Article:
Michael August and Nell Levin formed the “formidable” (Nashville Scene) Shelby Bottom String Band in 2008. Shelby Bottom Duo continues the band’s tradition of entertaining, irreverent social commentary, humanity and humor. Their repertoire includes originals like “East Nashville Rag”, the title cut of the band’s CD, “Displacement Blues”, named by the Tennessean as “Nashville’s newest social justice anthem” and “Fat and Bald”, an audience favorite about life’s unintended consequences. They also delight listeners with some obscure, quirky songs that deserve a wider audience.
Nell and Michael have performed on the stage of Nashville’s historic Ryman Auditorium and at many venues, festivals, house concerts and benefits for environmental, community and social justice organizations. They are currently touring their Musical History of Joe Hill and the Early Labor Movement show around the South and released a companion CD, Joe Hill Roadshow, in October 2016.
The Duo are the recipients of the 2014 Metro Nashville Arts Commission THRIVE funding and three Puffin Foundation grants, as well as Humanities Tennessee and Metro Nashville Arts Commission THRIVE funding in 2017 for their Musical History. They have received funding from Tennessee Arts Commission for the 2017-2018 tour of their Musical History.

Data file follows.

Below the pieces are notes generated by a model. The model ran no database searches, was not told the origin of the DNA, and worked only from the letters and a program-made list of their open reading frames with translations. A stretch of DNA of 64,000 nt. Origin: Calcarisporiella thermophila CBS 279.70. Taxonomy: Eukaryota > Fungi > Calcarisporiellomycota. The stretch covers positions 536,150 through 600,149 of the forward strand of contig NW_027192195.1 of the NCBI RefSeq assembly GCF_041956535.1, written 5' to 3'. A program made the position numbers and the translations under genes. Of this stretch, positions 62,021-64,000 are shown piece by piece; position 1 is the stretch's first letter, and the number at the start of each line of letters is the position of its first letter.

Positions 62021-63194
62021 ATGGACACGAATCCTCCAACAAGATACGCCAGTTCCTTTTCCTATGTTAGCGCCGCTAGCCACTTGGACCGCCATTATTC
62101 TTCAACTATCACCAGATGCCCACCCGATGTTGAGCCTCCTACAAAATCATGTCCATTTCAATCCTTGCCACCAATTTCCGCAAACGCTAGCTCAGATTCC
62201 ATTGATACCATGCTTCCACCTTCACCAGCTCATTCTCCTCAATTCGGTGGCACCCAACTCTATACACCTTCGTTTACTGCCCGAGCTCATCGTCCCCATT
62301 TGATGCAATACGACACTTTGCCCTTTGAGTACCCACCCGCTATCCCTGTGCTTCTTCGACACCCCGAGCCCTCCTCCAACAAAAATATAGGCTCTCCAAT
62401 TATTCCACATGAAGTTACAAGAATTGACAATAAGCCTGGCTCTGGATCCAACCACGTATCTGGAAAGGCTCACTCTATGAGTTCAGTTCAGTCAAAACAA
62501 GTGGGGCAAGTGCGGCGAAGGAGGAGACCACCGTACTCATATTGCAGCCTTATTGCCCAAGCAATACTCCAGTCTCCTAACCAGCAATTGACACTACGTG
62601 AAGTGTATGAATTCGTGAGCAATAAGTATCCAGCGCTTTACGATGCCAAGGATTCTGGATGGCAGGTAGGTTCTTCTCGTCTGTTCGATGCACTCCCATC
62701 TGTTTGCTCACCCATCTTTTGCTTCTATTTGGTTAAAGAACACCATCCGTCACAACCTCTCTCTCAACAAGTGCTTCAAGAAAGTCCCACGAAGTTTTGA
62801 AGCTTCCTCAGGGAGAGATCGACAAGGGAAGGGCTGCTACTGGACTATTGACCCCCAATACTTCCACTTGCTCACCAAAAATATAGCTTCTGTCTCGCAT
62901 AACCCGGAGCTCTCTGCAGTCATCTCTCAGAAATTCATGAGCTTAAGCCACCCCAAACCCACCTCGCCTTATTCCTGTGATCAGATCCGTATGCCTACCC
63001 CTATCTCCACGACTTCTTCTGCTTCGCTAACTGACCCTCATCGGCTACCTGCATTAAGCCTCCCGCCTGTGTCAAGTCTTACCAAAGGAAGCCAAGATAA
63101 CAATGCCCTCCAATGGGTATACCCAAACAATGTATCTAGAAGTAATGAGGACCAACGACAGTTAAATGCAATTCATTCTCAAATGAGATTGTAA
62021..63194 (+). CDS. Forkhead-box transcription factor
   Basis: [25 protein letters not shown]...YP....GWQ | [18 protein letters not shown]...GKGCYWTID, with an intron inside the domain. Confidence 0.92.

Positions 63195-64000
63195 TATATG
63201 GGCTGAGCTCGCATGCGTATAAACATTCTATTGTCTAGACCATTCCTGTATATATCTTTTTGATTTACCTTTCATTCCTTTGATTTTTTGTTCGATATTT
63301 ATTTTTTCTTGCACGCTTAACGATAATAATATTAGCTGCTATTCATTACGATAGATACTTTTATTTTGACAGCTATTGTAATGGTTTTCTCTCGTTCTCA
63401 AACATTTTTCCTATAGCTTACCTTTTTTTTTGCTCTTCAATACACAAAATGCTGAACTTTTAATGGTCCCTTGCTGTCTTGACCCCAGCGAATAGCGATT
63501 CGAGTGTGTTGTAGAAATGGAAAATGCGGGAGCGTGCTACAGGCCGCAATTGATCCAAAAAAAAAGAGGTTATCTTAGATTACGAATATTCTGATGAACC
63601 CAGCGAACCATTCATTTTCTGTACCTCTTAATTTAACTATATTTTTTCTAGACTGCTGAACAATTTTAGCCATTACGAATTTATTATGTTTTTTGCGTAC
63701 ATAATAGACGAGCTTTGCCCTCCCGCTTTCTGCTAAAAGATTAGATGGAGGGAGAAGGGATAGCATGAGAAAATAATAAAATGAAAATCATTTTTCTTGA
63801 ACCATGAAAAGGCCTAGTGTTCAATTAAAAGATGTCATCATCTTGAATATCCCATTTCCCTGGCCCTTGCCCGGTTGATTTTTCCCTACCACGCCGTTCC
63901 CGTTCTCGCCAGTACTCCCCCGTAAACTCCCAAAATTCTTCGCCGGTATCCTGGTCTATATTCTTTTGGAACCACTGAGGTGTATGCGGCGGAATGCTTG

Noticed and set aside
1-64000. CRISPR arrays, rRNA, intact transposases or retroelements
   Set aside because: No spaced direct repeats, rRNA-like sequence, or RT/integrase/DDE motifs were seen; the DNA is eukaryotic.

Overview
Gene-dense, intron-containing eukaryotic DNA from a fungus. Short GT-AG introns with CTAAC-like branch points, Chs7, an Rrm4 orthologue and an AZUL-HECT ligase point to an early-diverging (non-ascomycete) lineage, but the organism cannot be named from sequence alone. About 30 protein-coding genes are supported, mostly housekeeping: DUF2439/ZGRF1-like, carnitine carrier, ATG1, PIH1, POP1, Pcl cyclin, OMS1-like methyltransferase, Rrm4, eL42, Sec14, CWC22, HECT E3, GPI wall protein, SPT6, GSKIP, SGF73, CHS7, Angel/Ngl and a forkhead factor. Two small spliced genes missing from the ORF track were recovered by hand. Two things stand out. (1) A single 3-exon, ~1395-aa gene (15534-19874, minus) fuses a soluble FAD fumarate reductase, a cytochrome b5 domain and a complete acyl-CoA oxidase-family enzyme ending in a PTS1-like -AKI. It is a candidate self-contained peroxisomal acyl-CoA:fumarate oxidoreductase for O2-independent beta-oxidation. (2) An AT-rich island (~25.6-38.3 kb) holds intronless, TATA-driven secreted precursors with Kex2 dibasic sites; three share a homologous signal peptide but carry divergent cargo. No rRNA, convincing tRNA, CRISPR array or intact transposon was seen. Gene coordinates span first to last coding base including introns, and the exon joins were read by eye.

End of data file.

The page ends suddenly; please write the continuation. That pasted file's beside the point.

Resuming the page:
Michael August has been a programmer on Nashville radio station WRFN for 10 years. He is a songwriter and has been the lead singer and rhythm guitarist of Shelby Bottom String Band for 7 years. He has also played as a solo artist.
Nell Levin has played with Americana artist Tom Roznowski, Buffalo Gals, Cadillac Cowgirls, Goldrush and bluegrass pioneer Earl Taylor. She was voted Most Promising Female Songwriter by Tennessee Songwriters Association. She was the primary songwriter, fiddler and back-up vocalist for Shelby Bottom String Band for 7 years.
The band has four popular YouTube videos: “East Nashville Rag , “Don’t Blow Up The Mountain” “Obama Back Again” and “Displacement Blues.” Nell Levin also has a YouTube video called “Where Are The Women: (The Tomato-gate Song.”)